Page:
Fiscal Year 2020

The U.S. Department of Labor (DOL) issues the Labor Surplus Area (LSA) list on a fiscal year basis. The list becomes effective each October 1, and remains in effect through the following September 30.

The LSA qualifying unemployment rate is 20% above the national (Puerto Rico included) annual average unemployment rate for the two-year reference period. The reference period used in preparing the current list is January 2017 through December 2018. The national average unemployment rate during this period is rounded to 4.34%. Twenty percent higher than the national unemployment rate during this period is rounded to 5.21%. Since 5.21% is below the "floor unemployment rate" of 6.00%, a civil jurisdiction must have a two-year unemployment rate of 6.00% in order to be classified a LSA.

There is an "Exceptional Circumstance Consideration Provision" that allows a civil jurisdiction to ask for inclusion in the LSA list after it is published. Events like Hurricane Dorian and other natural disasters and adverse economic changes, like a major plant closing, within a civil jurisdiction or metropolitan area allow states to ask for inclusion on the LSA list. A detailed explanation of the "Exceptional Circumstance Consideration Provision" is given in the "Related Link" section of this webpage, "Frequently Asked Questions" link, Item 5, "Can an area be added to the Labor Surplus List if that area's unemployment rate was below the qualifying unemployment rate for the referenced period?"

For areas meeting the "Exceptional Circumstance Consideration Provision" requirement, submit a request, signed by the head of the state's Workforce Agency and a list of the area(s) whose unemployment rate is expected to exceed 6.00%, to Samuel Wright at

The LSA list is an Excel file with a filter that allows the user to filter the list by state(s) and/or area type(s). In order to use the filter, the LSA Excel file has to be downloaded and saved to your computer. The following link gives instructions on how to use the filter feature of an Excel file.

Please direct all inquiries concerning the LSA list to Samuel Wright at or 202-693-2870.

Description of Labor Surplus Areas

A Labor Surplus Area (LSA) is a civil jurisdiction that has a civilian average annual unemployment rate during the previous two calendar years of 20% or more above the average annual civilian unemployment rate for all states during the same 24-month reference period. Only official unemployment estimates provided to ETA by the Bureau of Labor Statistics are used in making these classifications. The average unemployment rate for all states includes data for the Commonwealth of Puerto Rico. The basic LSA classification criteria include a "floor unemployment rate." A civil jurisdiction must have an unemployment rate of 6.0% or higher to be classified a LSA and a "ceiling unemployment rate" (10.0%). Any civil jurisdiction that has an unemployment rate of 10% or higher is classified a LSA.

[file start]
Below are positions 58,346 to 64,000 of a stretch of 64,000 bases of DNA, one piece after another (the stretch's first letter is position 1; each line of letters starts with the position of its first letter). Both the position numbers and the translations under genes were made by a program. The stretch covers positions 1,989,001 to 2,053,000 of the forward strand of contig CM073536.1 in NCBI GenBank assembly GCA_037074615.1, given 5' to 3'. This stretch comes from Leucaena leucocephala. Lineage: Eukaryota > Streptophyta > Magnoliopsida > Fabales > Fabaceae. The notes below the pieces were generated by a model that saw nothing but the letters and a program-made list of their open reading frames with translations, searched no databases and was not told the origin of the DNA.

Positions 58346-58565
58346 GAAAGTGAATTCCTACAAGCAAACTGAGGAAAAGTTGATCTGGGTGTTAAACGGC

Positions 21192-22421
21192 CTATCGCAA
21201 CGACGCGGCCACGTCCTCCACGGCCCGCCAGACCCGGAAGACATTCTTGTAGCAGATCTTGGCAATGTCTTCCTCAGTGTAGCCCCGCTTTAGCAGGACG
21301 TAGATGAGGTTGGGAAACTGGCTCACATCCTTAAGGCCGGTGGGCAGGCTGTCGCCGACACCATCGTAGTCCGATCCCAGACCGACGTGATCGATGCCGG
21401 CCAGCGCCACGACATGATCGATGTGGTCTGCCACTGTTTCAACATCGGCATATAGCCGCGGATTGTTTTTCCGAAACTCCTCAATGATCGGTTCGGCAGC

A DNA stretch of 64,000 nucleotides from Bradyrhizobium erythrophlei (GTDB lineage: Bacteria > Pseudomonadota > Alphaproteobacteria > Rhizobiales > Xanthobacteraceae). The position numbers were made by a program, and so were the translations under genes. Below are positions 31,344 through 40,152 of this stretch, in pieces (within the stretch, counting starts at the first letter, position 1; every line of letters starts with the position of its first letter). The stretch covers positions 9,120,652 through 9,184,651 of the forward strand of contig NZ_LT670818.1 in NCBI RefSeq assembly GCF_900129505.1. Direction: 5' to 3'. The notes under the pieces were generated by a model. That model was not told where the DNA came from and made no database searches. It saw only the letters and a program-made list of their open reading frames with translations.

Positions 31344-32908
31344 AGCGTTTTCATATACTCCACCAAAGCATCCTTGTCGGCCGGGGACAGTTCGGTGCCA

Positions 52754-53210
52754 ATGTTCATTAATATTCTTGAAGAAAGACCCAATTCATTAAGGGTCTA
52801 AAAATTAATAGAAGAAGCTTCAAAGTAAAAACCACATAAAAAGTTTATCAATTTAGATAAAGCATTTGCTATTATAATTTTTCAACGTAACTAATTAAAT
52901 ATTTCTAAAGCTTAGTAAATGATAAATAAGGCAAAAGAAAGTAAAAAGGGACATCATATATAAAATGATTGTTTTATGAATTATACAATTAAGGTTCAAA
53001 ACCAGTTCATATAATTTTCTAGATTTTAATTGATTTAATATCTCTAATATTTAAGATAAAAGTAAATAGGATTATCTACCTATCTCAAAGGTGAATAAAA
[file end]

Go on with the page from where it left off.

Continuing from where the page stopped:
1. A city of at least 25,000 population on the basis of the most recently available estimates from the Bureau of the Census; or
  2. A town or township in the States of Michigan, New Jersey, New York, or Pennsylvania of 25,000 or more population and which possess powers and functions similar to those of cities; or
  3. A county, except those counties which contain any type of civil jurisdictions defined in A or B above and a county in the States of Connecticut, Massachusetts, and Rhode Island; or
  4. A "balance of county" consisting of a county less any component cities and townships identified in paragraphs A or B above; or
  5. A county equivalent which is a town (with a population of at least 25,000) in the New England States or a municipio in the Commonwealth of Puerto Rico.


The classification procedures also provide for the designation of LSAs under exceptional circumstance criteria. These procedures permit the regular classification criteria to be waived when an area experiences a significant increase in unemployment which is not temporary or seasonal and which was not reflected in the data for the two-year reference period. Under the program's exceptional circumstance procedures, LSA classifications can be made for civil jurisdictions, Metropolitan Statistical Areas or Combined Statistical Areas, as defined by the Office of Management and Budget. In order for an area to be classified as a LSA under the exceptional circumstance criteria, the state workforce agency must submit a petition requesting such classification to the Department of Labor's ETA. The current criteria for an exceptional circumstance classification are: an area's unemployment rate is at least the LSA qualifying rate for each of the three most recent months; a projected unemployment rate of at least the LSA qualifying rate for each of the next 12 months; and documentation (a list of the areas with the average unemployment rate of three most recent months) that the exceptional circumstance event has already occurred. The state workforce agency may file petitions on behalf of civil jurisdictions, as well as Metropolitan Statistical Areas or Micropolitan Statistical Areas. The addresses of state workforce agencies are available on ETA's website at State Workforce Agencies may submit petitions in electronic format to, or in hard copy to the U.S. Department of Labor, Employment and Training Administration, Office of Workforce Investment, 200 Constitution Ave NW, Room C-4510, Washington, DC 20210. Attention Samuel Wright.